Last Thursday’s unanimous ruling from a three-judge, appeals-court panel dealt another blow to Michigan Attorney General Dana Nessel’s prolonged campaign against the existence of the Line 5 pipeline. But, as she considers continuing the campaign in the state’s Supreme Court, the people of Michigan remain stuck in a holding pattern on the cost and supply of energy they need to heat their homes and run their businesses.

On June 5, the Michigan Civil Service Commission announced proposed amendments to MCSC Rule 6-7, which governs how Michigan public employers deduct dues and agency fees from their employees. These changes are consistent with Supreme Court precedent, and will work to protect worker’s First Amendment rights.

Editor's Note: This piece first appeared in The Hill on May 24, 2020.

The House recently passed a plan for the federal government to spend another $3 trillion to help mitigate the impact of the COVID-19 pandemic. Congress should stop this proposal in its tracks — particularly its elements that are unrelated to the pandemic.

On May 25, George Floyd was killed by members of the Minneapolis Police Department. This came less than two weeks after Louisville police officers shot and killed Breonna Taylor during a no-knock raid on her apartment.

The circumstances surrounding these two deaths involving police officers — and too many others across the country in recent years — appear to have created a tipping point in public attitudes toward police reform. The American public is clearly upset by these abuses of police authority and demands that such incidents not happen again. And they expect their political leaders to take action.

Last month, the Mackinac Center Legal Foundation filed a lawsuit on behalf of the Associated Builders and Contractors of Michigan and DJ’s Landscape Management. This case received significant attention and was featured across the state and nation, including in an article that appeared in USA Today.

Senate Joint Resolution G: Protect "electronic data and communications" from unreasonable search and seizure: Passed 38 to 0 in the Senate

To place before voters in the next general election a constitutional amendment to add “electronic data and communications” to the Article I provision that recognizes the right of the people to be secure from unreasonable government searches and seizures of their “person, houses, papers, and possessions." The constitution states that no warrant to search or seize any person, place or things may be issued without describing them, or without probable cause, supported by oath or affirmation.

Smuggling is an old activity. History informs us that where high prices — and high price differences — exist, ordinary people and dedicated lawbreakers often work to save or make money. Cigarettes have long made for a great product to smuggle. They are typically expensive due to many state and local units of government imposing high taxes on them. They also are small and lightweight, which makes them easier to smuggle.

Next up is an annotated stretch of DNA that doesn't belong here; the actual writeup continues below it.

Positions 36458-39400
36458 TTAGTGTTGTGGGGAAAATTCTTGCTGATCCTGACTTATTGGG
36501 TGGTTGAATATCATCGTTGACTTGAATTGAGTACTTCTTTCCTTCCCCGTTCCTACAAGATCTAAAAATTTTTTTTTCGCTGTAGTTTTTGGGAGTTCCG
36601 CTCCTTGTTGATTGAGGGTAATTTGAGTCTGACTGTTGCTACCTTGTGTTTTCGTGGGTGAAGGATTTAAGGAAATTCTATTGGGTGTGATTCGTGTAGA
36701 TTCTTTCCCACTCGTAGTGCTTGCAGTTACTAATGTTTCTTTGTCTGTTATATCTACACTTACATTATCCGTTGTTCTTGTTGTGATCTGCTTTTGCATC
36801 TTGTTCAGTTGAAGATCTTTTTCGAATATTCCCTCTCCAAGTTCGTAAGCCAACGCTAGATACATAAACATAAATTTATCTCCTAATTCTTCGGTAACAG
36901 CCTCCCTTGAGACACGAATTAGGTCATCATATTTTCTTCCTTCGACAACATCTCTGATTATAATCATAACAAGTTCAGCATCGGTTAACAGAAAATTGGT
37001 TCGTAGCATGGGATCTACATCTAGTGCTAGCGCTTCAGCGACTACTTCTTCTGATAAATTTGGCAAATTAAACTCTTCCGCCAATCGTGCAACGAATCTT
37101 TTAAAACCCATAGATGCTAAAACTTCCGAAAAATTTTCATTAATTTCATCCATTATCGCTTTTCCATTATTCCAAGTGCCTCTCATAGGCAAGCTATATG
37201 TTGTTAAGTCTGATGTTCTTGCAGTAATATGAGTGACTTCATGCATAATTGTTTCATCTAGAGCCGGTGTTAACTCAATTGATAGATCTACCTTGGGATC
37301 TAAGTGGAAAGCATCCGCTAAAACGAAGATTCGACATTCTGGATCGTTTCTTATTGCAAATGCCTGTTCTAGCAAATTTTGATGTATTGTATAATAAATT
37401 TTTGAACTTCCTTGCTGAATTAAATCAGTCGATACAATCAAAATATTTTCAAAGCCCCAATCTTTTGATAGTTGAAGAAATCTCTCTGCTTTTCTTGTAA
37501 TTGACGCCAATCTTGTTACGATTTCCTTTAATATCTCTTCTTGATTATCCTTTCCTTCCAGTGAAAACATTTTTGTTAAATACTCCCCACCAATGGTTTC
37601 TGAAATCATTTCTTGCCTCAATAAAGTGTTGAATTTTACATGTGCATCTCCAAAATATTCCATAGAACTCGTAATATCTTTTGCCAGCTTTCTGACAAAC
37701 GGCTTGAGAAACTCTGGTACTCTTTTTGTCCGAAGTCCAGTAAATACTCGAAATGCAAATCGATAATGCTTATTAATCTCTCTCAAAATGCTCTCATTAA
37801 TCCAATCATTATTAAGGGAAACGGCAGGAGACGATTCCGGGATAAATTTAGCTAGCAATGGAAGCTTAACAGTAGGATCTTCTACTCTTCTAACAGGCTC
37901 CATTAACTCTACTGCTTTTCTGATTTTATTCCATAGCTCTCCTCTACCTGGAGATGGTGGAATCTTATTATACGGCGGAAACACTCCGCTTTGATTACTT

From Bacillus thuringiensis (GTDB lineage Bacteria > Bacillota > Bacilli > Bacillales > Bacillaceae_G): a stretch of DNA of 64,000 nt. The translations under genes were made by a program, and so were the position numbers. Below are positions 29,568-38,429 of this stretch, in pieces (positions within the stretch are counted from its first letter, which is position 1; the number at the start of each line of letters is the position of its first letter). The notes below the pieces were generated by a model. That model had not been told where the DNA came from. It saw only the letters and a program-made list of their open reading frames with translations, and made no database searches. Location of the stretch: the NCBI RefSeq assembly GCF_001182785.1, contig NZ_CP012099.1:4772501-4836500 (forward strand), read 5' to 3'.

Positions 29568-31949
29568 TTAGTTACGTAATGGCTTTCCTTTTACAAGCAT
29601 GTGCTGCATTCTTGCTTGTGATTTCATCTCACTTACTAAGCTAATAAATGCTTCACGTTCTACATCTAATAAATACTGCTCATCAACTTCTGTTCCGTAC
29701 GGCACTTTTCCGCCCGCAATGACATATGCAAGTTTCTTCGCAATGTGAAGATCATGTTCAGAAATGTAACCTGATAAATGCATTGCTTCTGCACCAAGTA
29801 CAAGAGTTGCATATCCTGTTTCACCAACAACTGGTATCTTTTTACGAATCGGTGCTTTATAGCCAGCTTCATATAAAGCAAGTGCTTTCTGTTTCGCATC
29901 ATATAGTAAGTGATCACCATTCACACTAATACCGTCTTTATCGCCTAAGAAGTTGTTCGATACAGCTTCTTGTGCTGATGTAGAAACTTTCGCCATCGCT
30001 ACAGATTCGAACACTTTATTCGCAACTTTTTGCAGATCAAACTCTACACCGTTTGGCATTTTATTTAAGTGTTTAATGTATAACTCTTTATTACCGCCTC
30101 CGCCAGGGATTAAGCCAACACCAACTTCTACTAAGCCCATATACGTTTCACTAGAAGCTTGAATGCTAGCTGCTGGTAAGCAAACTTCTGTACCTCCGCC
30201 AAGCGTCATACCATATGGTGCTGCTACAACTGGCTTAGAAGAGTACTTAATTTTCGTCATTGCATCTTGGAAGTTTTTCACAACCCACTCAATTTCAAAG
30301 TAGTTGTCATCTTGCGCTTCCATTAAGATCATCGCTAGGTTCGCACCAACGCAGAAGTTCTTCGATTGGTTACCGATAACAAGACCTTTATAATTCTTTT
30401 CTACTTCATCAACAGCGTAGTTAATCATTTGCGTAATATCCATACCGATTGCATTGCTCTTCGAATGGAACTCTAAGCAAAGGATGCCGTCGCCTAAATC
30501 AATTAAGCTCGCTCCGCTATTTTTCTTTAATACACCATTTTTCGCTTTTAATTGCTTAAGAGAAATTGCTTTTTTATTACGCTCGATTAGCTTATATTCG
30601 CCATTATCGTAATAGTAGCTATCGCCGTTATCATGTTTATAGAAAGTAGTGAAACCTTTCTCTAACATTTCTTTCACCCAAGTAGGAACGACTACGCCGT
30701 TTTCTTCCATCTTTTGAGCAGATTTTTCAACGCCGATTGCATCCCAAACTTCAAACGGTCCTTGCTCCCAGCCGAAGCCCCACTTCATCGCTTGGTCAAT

In a typical June, most Michigan students would be cleaning out their desks or lockers, in-person graduation ceremonies would be held, and almost no one would be asking what the coming school year would look like.

But the uncertainties of the current pandemic have unsettled familiar routines and raised new questions. School leaders are left to navigate a diverse assortment of parent expectations and student needs, while continuing to wait for guidance from state leaders. Last week, Gov. Gretchen Whitmer announced she had appointed 25 people to the Return to School Advisory Council, an entity created on May 15 by one of her numerous executive orders.

Gov. Gretchen Whitmer signed an executive order on June 1, moving the state to the fourth phase of the “MI Safe Start Plan.” On June 5, she announced that regions six and eight, which cover the Upper Peninsula and Traverse City, would advance to phase five of the plan. The MI Safe Start plan is the governor’s six-phase framework for gradually lifting the restrictions she imposed on social and economic activities in response to the COVID-19 pandemic. She announced that phase four would occur in stages.

(This post is a highly abridged version of a more in-depth report on the events that led to the failure of the Edenville Dam. Watch the Mackinac Center website for more details on this soon-to-be-published report.)

An extended struggle between government regulators and executives at Boyce Hydro, the owner of the Edenville Dam in Midland County, likely contributed to extensive flooding in Mid-Michigan. Today the evidence appears to show that both the dam’s owner and the state agency charged with regulating the dam set the conditions that allowed a recent flood to push it to rupture.